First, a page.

We had such a good time on PhiPhi Don. So good that we ended up staying for a few more days. We walked around the little village enjoying the vibe. There are no cars or motorbikes – only bicycles and feet. We went out dancing and were amazed at the insane fire-twirling they do every night here. So much fun :) 
Rene dancing the night away
Amazing fire-twirling displays on Phi Phi Don.
Eventually we had to leave Phi Phi Don. We set sail (and motor) for Ko Rok Nok (07’12.87N 99’04.04E). It was an uneventful trip until we approached the moorings between Rok Nok and Rok Rai. All of the moorings in deep water were already taken so we went to investigate some that were over shallower water (obvious due to the colour of the water). They turned out to be too shallow however! We had to do the old fast-as-possible reverse seconds before hitting a shallow bommie. We anchored in 10 metres on sand instead. Rok Nok is very pretty and also sports an interesting shrine full of carved phallus'. One of the things I love about visiting remote islands is adding to the shrines, rock towers or object collections. This was no exception. On Phi Phi Don Rene had found a rock floating (yes - floating!) and had picked it up. I used this rock to carve a phallus which we added to the shrine. Ah, the crazy things we do!
Phallus shrine on Rok Nok.
We stayed here for a couple of days to enjoy the serenity and natural beauty. Unlike some travellers I know, I cannot help but to notice when things aren't right (environmentally). One afternoon we went exploring by dinghy - just a little farther than the main white-sandy beach. It looked like an untouched rocky shoreline until Rene noticed that the large black rocks weren't in fact rocks at all. (Please note, environmental rant follows):
Ah. What a lovely clean, untouched island....
The large rocks were in fact dozens of large black garbage bags. Each full of rubbish. How did they get all the way out here? This island is miles from any major civilisation. The explanation we settled upon was that a tour boat must have dumped them either directly on the shore or out at sea for them to wash up here. We'd seen a tour boat overflowing with bags exactly like this collected from Phi Phi Le. It lay on a mooring (stinking the area) on Phi Phi Don for days. We hoped it was going to be taken to a land burial site but now we think they probably just dump it at sea.

Until you look closer. Why do people throw their rubbish into the sea???
Thailand is fantastic. The people are lovely. The environment is stunning. But - if things continue this way, will it affect their tourism? They rely upon tourists for their economy. I hope they sort out something soon. It breaks my heart to see pollution on a daily basis. 
Burning rubbish - plastic included. sigh.
The other problem we've seen far too often is the burning of plastics. It happens everywhere (right through Indonesia, Malaysia and here in Thailand). Often the deadly smoke is so thick that it's inescapable. 
Fresh rain-water anyone? Maybe not!
 I'll finish off my environmental rant with a little story about water. The tap water in Thailand is undrinkable (even the locals don't drink it) so we decided to try catching some of the frequent tropical storm rain water. The water is caught on our cockpit roof and is fed down to either a bucket or the boat's water tanks with a food-grade hose. We filled a large white bucket one night and thought that the water looked a little odd by torch light. The next morning we could see that the water was black. Stained with diesel particulates and pollution. We left the bucket on deck for a week or two, hoping that the particulates would gradually settle and form a slick at the bottom of the bucket, allowing us to use the clear water for laundry. The water didn't clear. It actually stained the bucket! We now filter the rain water before drinking it and try to avoid the areas where the rain is black. I wonder what this is doing to the environment? How is it affecting the soil? The sea? The ecosystem?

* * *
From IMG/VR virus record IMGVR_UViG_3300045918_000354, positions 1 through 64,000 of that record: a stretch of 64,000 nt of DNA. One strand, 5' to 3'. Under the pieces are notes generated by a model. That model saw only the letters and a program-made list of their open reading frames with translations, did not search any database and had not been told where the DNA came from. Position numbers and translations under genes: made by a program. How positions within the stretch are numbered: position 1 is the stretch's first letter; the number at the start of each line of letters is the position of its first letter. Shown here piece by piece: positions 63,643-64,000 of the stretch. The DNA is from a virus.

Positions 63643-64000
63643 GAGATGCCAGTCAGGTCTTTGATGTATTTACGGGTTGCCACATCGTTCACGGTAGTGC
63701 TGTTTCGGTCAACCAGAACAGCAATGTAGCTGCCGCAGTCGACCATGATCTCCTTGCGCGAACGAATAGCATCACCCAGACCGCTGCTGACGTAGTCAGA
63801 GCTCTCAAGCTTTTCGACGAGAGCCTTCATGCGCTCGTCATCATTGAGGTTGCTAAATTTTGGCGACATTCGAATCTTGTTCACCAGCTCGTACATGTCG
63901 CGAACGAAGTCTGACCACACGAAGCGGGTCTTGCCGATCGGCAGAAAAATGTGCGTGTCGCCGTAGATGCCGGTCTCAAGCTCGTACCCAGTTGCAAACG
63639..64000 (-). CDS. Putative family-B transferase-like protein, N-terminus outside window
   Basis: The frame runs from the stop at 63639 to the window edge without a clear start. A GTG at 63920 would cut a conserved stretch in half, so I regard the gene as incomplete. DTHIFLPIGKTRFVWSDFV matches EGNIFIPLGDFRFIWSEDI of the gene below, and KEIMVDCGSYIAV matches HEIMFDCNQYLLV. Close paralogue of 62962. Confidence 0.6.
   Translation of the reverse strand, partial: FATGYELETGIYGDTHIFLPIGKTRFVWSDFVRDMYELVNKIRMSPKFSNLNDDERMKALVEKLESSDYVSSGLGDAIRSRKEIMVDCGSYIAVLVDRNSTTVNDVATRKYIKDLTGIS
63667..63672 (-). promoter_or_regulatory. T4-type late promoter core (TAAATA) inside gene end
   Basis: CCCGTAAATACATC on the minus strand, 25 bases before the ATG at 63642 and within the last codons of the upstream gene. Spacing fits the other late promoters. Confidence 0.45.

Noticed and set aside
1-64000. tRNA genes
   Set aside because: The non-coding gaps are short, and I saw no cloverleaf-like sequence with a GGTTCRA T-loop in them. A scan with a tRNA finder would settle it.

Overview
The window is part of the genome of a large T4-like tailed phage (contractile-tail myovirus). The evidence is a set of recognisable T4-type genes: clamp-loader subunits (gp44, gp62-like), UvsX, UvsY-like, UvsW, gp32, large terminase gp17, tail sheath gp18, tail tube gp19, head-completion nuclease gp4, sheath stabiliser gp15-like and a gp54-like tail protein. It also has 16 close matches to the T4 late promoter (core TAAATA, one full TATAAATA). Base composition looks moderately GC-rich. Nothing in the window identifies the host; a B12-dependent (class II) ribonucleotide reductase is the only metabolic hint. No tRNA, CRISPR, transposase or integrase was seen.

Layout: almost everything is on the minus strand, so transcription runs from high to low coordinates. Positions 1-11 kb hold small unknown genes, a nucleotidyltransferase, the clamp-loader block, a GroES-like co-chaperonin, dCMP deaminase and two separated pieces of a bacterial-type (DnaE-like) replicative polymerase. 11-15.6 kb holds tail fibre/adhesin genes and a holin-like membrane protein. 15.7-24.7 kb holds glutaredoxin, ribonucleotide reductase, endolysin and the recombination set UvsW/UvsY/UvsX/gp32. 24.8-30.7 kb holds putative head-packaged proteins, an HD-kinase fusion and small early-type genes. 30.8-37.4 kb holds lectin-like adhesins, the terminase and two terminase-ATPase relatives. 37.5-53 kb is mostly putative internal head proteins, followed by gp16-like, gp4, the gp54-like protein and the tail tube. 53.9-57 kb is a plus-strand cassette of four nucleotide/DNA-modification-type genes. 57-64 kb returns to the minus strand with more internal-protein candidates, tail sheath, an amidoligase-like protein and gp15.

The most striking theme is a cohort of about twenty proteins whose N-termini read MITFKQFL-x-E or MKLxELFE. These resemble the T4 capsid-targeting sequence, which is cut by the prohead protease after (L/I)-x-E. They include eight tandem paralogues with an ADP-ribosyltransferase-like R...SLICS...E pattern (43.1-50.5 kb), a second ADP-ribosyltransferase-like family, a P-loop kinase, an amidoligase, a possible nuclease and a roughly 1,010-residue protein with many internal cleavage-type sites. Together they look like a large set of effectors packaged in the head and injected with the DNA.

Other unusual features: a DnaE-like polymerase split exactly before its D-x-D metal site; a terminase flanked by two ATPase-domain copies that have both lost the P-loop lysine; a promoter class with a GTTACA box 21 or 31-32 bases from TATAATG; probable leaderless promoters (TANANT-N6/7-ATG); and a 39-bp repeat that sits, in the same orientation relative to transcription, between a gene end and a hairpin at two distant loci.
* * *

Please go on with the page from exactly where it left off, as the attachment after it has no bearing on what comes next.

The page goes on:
Our final stop in Thailand was at Ko Phetra (07’02.27N 99’28.25E). We stopped here because Rene recalled someone telling him it was worth a visit. It was OK but not the most amazing anchorage, though a small pod of dolphins did greet us as we arrived (not a common sight around here). We did our laundry here using the rainwater we'd collected in the morning storms (it was clear of pollution!). By dinghy we explored the whole western coast of the island finding many interesting crooks and nooks and caves which were inaccessible. The swell was rolling in and bouncing off the rocks. We were most amazed by an electricity cable which was visible high along the cliff face, strung up with bits of rope from trees far above. Following the cable, we found a tiny house all alone made on the rocks. This island is the biggest Swallow nest collection point in the area and so this house must belong to the swallow nest people. What a life!
Swallow house on Ko Phetra.
After a terrible night's sleep on a lee shore, we set out for Langkawi at dawn. The wind was (of course) almost always on our nose so we motored for most of the 44 miles in an uncomfortable sea. The past two months have been truly amazing for us. We're so grateful for being able to have experienced this. To have been able to live. More adventures await!

Sailing towards the rainbow!
Watching rain fall as we leave Thailand.

2 comments:

  1. Thanks for writing this and putting the stunning photos in too Cerae. It really brings it to life. It sounds like being there for Songkran was a very happy accident!
    Rog

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  2. Hey Rog - I enjoy writing and taking the photo's and am happy that others enjoy it too :) We planned to be in Phi Phi Don for Songkran. We actually checked out of Chalong 5 days early to avoid paying extra fees and so we could be somewhere nice.